Earn 80,000 bonus points after spending $2,000 on purchases within the first three months of account opening.
$1,000 toward travel or transfer to United, Southwest, and more.
That's $750 toward travel when you redeem through Chase Ultimate Rewards® or 1:1 point transfer to leading airline and hotel loyalty programs.
Getting into premium cabins on British Airways got more expensive with the April 28th change to Avios award prices. They raised most premium cabin prices, and introduced a calendar that dictates which flights have ‘peak’ or ‘off peak’ pricing.
British Airways doesn’t publish a formal upgrade price list, though the pricing is pretty straight forward. Upgrade prices are calculated as the price of an award in the cabin you want to sit in less the price of an award for the cabin you’re currently ticketed in.
So for example if you want to sit in Business Class, which costs 50,000 miles on an off-peak date from Zone 5, the cost is 50,000 Avios points less the Premium Economy award price of 26,000 Avios, which equals 24,000 Avios for the upgrade.
We’ve compiled the prices below.
If you’re in the U.S. and want to upgrade to London, keep your eyes on Zones 5 and 6, which are where nonstop British Airways flights from the U.S. to London are priced. And most of the time buying the lowest upgradable ‘T’ Premium Economy fare to get into Club World (Business Class) is the best deal.
You’ll find sticker shock compared to what you used to pay, which was as little as 10,500 points one way from discount Premium Economy fares.
East Coast to the U.S. now costs at least 20,000 points one way, almost double the old price. Though ironically, the new ‘peak’ dates result in cheaper upgrade prices than ‘off peak’ dates.
The usual rules for upgrades remain the same:
But there is a way to get around the pain if you have some flexible points.
AsiaMiles, the mileage program of Cathay Pacific, lets you upgrade the same British Airways fare types that you can with Avios.
And the prices are much better compared to the new, higher Avios prices for upgrades.
See the chart below to get a sense, or look on the AsiaMiles website, but for flights from the U.S. to London you can upgrade for as little as 20,000 Asia Miles roundtrip.
The Premium Economy to Business upgrade prices are very close to the prices British Airways used to charge Executive Club members, and can be a very good deal.
For example, you could pay $1,967 for a Premium Economy ‘T’ fare from Philadelphia to London and upgrade it for only 22,500 Asia Miles roundtrip since Philadelphia to London is in Zone C for Asia Miles with a distance of about 3,500 miles one way.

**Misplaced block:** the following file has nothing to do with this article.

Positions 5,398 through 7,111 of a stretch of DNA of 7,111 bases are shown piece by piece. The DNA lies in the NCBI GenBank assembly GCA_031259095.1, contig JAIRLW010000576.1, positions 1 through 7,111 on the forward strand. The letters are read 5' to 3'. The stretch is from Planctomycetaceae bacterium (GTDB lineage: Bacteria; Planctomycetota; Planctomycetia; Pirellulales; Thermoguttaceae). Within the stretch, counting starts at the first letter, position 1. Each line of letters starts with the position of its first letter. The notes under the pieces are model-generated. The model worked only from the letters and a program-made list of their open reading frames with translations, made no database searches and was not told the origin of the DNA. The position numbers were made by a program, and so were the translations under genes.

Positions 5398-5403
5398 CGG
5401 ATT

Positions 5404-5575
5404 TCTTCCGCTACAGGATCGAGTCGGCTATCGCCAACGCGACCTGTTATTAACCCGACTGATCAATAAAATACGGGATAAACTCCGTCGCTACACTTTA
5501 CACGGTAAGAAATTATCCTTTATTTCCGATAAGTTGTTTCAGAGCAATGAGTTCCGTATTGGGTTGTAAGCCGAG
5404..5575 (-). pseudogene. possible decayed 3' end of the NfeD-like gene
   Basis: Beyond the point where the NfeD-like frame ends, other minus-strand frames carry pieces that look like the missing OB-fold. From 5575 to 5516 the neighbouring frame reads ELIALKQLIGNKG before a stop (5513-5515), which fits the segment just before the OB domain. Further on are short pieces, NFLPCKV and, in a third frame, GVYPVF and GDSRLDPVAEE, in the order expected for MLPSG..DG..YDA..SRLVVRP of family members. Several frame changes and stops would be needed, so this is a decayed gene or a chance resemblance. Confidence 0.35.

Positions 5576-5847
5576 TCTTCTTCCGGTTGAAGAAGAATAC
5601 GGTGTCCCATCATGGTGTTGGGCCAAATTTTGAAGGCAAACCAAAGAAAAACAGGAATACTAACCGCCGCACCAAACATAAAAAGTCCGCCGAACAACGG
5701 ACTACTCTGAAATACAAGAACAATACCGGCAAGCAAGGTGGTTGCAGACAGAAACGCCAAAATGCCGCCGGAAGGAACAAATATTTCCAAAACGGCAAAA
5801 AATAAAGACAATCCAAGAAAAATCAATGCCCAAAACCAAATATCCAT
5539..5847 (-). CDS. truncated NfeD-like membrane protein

If you used Avios you’d have to pay 40,000 points on peak dates or 48,000 points on off peak dates for a Zone 5 upgrade, and paying cash would set you back around $5,400, so the savings can be substantial.
There are some catches though:
So Asia Miles could be a great point saver if you are thinking of upgrading British Airways flights, especially since American AAdvantage, another alternative, only allows upgrades from the most expensive fares.
It’s easier than it used to be to earn Asia Miles.
Citi ThankYou points now transfer directly into Asia Miles if you hold a Citi Prestige, Citi ThankYou Premier, or Citi Chairman card, and Amex Membership Rewards points have long been transferable into Asia Miles.
And Asia Miles also has great prices for outright award redemptions if you’re willing to pay the fuel surcharges. Most awards from the U.S. to London are still around 80,000 miles roundtrip in Business Class / Club World.
We’re not sure how long the favorable pricing will last, but take advantage of it while you can if you tend to use Avios for upgrades.
That is unless you can take advantage of the current $1,700 roundtrip fares from New York to Paris on British Airways…
Follow @MileCards on Twitter for the latest updates and new offers
Foreign Transaction Fee Waived
Points Can Transfer to Airline Miles ?
Leave a comment below -- we'll reply shortly -- no need to use your real name. Or, use the email form at the top of the page for private advice.
"These responses are not provided or commissioned by the bank advertiser. Responses have not been reviewed, approved or otherwise endorsed by the bank advertiser. It is not the bank advertiser's responsibility to ensure all posts and/or questions are answered."